Strawbale House

Building Progress of Our Strawbale House

Archive for the ‘Products’


Published January 13th, 2010

Enviro friendly products

Cooee wood oil and cleaner

I found an Australian certified organic paint that doesn’t cost the earth. The straw bale walls will be rendered up to the pitching beams (far left). So Roger suggested I oil/paint them now as it would be easier than later. So at the Green Paint shop in West End, I found Cooee wood stains. Since the new window (couldn’t find a second hand one that size)  in the lounge is made of cedar, I decided to go cedar all the way. Really easy to apply with a sponge and all washes up in soapy water. I’ll need to re-apply it ever 1 -2 years depending on how much sun it gets, but no sanding involved. Just clean off the dust and reapply – easy.

Sustainable Cleaning Products

I just joined www.1millionwomen.com.au for action on climate change. In the “stories” section was a women promoting Enjo. I’ve seen this product (attended 2 parties) and I’m not saying they don’t work (large cleaning surface area is the principle), it’s just that they are made from petrochemicals, do not biodegrade, made in Austria (Europe) (think of the fuel miles, folks) and they cost a fortune! Last time I attended they wanted $40 AU for a washing mitt, $40 for a jar of chalk and $28.50 for a bottle of diluted citric acid. Hey, I understand people want to make a profit but wow talk about being taken to the cleaners! And of course they had a mitt for every room in the house. It’s sold by party plan so the pressure is on to buy something cause you friend who invited you wants the $150 mop! Fortunately I have resisted and have come up with my own solution that costs very little, works splendidly and you can do it yourself:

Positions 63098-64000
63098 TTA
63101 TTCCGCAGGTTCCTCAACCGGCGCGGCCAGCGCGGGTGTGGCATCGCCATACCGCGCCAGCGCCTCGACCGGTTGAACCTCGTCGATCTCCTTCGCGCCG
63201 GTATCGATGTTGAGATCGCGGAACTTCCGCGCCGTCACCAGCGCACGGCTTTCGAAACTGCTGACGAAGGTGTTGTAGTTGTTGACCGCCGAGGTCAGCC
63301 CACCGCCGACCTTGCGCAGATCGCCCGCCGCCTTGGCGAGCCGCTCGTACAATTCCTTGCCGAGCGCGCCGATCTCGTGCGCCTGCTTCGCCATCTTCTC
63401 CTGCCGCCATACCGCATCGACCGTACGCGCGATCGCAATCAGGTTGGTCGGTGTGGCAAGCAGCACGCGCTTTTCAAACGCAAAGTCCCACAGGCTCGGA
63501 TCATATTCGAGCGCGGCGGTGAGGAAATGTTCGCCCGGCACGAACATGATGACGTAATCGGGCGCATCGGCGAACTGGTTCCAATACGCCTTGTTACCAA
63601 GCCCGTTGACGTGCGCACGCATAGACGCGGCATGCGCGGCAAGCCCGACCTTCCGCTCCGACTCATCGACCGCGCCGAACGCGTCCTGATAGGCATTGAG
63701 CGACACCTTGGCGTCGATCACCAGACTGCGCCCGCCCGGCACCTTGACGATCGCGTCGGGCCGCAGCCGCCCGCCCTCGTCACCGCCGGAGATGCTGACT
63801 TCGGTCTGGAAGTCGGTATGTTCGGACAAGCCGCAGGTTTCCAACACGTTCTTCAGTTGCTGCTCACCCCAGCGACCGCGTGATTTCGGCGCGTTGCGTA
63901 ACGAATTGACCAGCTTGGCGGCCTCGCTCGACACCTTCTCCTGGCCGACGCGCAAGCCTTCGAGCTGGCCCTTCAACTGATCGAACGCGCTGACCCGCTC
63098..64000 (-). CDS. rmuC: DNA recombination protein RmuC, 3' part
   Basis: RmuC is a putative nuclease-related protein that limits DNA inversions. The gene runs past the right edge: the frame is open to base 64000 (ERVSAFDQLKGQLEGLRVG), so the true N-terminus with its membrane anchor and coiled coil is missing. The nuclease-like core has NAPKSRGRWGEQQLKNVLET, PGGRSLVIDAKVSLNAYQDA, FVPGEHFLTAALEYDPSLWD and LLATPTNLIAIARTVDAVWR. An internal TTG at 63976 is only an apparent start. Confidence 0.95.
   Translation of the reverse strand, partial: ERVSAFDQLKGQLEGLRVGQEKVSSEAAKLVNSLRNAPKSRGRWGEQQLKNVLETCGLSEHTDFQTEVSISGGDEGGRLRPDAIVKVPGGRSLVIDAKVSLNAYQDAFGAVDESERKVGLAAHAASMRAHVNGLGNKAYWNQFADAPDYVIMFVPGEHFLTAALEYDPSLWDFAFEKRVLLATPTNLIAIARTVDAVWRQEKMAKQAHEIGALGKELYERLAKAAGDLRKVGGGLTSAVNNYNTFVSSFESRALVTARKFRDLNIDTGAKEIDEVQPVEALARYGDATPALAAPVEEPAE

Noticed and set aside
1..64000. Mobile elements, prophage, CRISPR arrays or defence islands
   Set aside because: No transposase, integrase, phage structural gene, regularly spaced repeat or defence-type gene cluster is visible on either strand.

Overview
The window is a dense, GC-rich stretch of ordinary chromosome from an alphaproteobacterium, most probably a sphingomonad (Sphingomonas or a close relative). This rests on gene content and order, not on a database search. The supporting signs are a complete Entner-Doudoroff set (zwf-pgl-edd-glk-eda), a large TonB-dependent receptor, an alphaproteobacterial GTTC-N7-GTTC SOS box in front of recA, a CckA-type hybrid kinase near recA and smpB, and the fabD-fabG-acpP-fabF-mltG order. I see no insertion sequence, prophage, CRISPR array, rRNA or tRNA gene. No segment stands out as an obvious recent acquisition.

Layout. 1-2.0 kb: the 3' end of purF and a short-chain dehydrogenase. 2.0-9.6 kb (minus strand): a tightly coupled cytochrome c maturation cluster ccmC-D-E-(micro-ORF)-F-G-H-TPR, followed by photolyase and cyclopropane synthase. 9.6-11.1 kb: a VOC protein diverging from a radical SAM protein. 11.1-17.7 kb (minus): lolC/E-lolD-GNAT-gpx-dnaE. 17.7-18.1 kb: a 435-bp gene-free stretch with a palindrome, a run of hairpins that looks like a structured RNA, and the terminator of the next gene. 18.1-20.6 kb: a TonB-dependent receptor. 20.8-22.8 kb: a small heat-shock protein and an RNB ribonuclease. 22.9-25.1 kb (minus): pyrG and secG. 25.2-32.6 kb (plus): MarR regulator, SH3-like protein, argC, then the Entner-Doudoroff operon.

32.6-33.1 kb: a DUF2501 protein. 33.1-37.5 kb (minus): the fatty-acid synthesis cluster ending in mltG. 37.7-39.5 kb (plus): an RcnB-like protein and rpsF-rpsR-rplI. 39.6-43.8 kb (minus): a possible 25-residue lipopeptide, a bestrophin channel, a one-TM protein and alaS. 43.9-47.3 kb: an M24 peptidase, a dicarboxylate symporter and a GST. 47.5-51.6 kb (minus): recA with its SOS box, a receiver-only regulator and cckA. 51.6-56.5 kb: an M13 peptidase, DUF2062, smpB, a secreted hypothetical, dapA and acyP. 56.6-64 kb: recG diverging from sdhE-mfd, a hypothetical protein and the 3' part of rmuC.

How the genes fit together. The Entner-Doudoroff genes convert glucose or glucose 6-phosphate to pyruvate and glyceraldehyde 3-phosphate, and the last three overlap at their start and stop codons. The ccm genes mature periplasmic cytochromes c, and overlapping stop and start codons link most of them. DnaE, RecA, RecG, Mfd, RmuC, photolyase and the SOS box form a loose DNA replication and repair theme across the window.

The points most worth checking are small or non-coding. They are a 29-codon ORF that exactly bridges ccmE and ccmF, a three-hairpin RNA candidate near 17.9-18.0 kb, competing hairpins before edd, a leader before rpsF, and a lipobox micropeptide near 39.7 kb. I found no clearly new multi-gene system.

I recycle old towels for dish/cleaning cloths. I cut out double hand size squares/rectangles and sew up two sides and bingo a cleaning mitten!  I get around 10 out of a towel – you know around the edge where the towel gets worn the least. Also because of the pile they have a greater surface area and are better cleaners than cloths with no pile. You can throw them in the wash to clean them and when they end their productive life they’ll biodegrade in the worm farm or as a small weed matt around seedlings. Brown vinegar in the toilet cleans all stains and if left overnight even gets rid of the nastiest stains. Citric acid derived from citrus (around $1.50 at the supermarket) sprinkled lightly around taps gets rid of soap build up and makes them shiny. Also good on mould. I have found a tissue (sticks better than  a rag) soaked in lemon juice on those difficult corners in the shower, left overnight will lift mould and bleach the grout white again. Ground chalk (calcium carbonate) mixed with a bit of soap does as good a job as those creme cleaners and safe to use on stainless steel. I made a dusting mitten from leftover fake fur I had used to make toys when the kids were little – works a treat. Mirrors – squirt bottle with vinegar and water, wipe with a shamie followed by crumpled up newspaper or handtowel – shiny!

So you can see the cleaning aisle in the supermarket is somewhere I just don’t go.

Published November 5th, 2009

The only way is up!

guess where the bales goWe now have a slab with rods sticking our where the bales will go.  Next week (from 9/11/09) we are going to start putting the frame up with the assistance of a  local carpenter, Johan.

Timbercrete blocks (for wet areas and feature walls) have arrived and need a little longer to dry out before being laid. Timbercrete is waste timber shavings mixed with cement to create building blocks. You can saw them and you can nail into them! To get the full details of these amazing blocks check out www.timbercrete.com.au . Why didn’t we do the whole house with them?- price!From our bedroom